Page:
Various types of bread often accompany the shakshuka to soak up every last drop of the delicious sauce. Recommended breads include pita, homemade flatbread, rustic crusty bread slices, challah, and crispy latkes. The best part of the shakshuka? If you can’t finish it all in the morning, your pasta sauce for dinner is ready!
3 Churros with Chocolate (Spain)
Although the origins of this fried-dough favorite are as knotty as its shape, churros (chocolate churros, to be precise) are a much-loved breakfast dish fresh out of Spain. Pairing crunchy, cinnamon-sugar-dusted churros with a steaming cup of hot chocolate, churros con chocolate is an incomparable combination of food and drink.
Whether you’re a drinker, ladle, or straight drinker, there are even more chocolate options to pair with your churros. Champurrado is a thicker drink, while dulce de leche is caramelized milk with a sauce consistency and café con leche is strong coffee mixed with scalded milk.
Churros con chocolate are a favorite in the Spanish city of Madrid, which has led to the creation of regional variants both within and outside the city. Porras is a tastier version of the traditional churro thanks to its shorter, thicker stature and melted cheese filling. On the other hand, the tejeringo is a thinner and more circular type of churro originating from the Spanish province of Granada. Whatever your churro is, just make sure you don’t forget about the chocolate!
2 Chilaquiles (Mexico)
Have you ever wanted an enchilada for breakfast? Well, with chilaquiles, a popular breakfast dish in Mexico, now you can! Corn tortillas are usually cut into quarters before frying or baking. After that, the tortillas are softened by pouring green or red sauce over them, then shredded chicken, cheese, sliced onions, and eggs are added, either scrambled or fried. It’s not uncommon to find chilaquiles garnished with cream, crumbled queso fresco, or sliced avocado. And to really fill a void, the servings of refried beans and guacamole go great as a side dish.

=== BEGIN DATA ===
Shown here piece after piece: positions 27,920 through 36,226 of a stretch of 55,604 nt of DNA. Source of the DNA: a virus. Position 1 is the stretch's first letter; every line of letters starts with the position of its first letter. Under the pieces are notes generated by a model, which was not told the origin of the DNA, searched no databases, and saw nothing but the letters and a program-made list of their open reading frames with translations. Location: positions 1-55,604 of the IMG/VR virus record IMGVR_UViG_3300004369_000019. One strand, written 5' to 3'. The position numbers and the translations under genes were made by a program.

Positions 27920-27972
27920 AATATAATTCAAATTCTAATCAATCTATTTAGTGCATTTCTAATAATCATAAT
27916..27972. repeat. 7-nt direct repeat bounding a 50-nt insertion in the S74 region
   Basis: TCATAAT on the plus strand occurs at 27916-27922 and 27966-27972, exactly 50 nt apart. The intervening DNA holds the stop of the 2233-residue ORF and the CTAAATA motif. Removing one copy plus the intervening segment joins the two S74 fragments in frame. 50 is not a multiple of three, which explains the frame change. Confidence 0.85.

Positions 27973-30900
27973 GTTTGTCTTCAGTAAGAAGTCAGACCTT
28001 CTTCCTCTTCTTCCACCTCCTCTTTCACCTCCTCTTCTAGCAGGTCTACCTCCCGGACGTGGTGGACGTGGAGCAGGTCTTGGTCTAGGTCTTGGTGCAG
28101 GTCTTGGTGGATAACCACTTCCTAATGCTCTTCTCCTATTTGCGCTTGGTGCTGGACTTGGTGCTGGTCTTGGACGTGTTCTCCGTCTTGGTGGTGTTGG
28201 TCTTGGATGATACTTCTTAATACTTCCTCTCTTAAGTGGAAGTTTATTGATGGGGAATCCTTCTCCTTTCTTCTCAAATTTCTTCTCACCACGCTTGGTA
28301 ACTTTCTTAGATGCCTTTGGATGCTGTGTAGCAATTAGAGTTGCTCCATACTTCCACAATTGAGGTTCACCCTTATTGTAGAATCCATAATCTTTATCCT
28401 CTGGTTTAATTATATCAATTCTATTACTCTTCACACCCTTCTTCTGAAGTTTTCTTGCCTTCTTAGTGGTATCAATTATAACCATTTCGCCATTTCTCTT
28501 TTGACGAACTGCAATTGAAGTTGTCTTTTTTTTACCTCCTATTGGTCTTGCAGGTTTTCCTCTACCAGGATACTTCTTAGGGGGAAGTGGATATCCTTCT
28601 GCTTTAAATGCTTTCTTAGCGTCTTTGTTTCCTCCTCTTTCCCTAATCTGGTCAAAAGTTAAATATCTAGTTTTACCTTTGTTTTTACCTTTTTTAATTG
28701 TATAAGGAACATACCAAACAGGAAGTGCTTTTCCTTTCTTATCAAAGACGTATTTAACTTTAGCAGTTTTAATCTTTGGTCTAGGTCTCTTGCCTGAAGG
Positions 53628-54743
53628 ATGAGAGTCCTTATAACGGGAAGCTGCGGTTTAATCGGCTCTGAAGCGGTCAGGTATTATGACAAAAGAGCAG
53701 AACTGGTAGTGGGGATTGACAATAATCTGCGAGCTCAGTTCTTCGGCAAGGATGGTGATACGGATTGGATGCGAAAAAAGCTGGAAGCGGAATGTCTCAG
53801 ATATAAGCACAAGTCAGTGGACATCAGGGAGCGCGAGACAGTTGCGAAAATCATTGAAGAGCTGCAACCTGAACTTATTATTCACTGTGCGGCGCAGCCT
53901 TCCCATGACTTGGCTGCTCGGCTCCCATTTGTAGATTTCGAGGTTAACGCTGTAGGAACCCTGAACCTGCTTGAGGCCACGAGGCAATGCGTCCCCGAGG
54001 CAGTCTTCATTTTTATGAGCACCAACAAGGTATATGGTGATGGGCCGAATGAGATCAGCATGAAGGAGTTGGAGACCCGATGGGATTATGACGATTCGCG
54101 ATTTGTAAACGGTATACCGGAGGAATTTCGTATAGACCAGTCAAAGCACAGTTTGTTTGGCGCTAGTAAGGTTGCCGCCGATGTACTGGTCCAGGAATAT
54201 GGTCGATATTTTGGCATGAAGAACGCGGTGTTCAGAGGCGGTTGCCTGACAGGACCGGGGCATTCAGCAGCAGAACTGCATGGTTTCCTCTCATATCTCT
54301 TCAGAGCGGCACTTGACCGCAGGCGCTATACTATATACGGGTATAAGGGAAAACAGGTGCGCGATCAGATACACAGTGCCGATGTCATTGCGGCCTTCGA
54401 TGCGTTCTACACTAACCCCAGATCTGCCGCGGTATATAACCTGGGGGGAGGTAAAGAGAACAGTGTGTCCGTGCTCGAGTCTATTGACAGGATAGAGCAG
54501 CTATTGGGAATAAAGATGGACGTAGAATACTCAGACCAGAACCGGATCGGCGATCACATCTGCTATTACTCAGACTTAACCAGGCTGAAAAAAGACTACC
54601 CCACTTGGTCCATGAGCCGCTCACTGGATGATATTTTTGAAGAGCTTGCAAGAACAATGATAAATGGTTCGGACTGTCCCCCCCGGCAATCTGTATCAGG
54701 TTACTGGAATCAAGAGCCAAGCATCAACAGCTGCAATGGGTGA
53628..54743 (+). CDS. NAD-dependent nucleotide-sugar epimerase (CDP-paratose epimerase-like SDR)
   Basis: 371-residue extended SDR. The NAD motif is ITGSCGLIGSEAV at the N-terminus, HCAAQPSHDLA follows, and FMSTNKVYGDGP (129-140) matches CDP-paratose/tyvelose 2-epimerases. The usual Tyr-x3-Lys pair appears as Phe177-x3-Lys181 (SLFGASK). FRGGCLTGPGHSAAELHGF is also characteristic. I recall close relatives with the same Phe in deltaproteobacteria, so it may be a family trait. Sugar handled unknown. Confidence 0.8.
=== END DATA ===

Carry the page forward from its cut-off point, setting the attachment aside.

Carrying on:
The secret to differentiating the different versions of chilaquiles is in the sauce. Some have chilaquiles using the tomato and chili base of the reds, while others prefer the jalapeño, lime, and cilantro combination of the greens. Whether red or green, there is no wrong choice. After all, “chilaquiles” is derived from “chīlāquilitl,” a Nahuatl term that roughly translates to “chili peppers and vegetables.”
1 Belgian Waffle (Belgium)
Belgian waffles may share some similarities with their American cousins, but there are more than enough reasons why you shouldn’t indulge in this version of a breakfast icon. With bigger squares and better pockets, Belgian waffles are made to hold a variety of delicious ingredients like whipped cream, fresh fruit, melted butter, and of course, maple syrup!
The batter is made from brioche batter, so when combined with pearl sugar, it gives Belgian waffles a light texture and subtle crunch that will be as recognizable to your ears as it is to your tongue. But don’t forget your hands, as unlike American waffles, Belgian waffles are traditionally eaten with all ten digits. So, as long as you’re not afraid of getting a little sticky fingers, morning diners can’t go wrong with this amazing take on a breakfast table classic.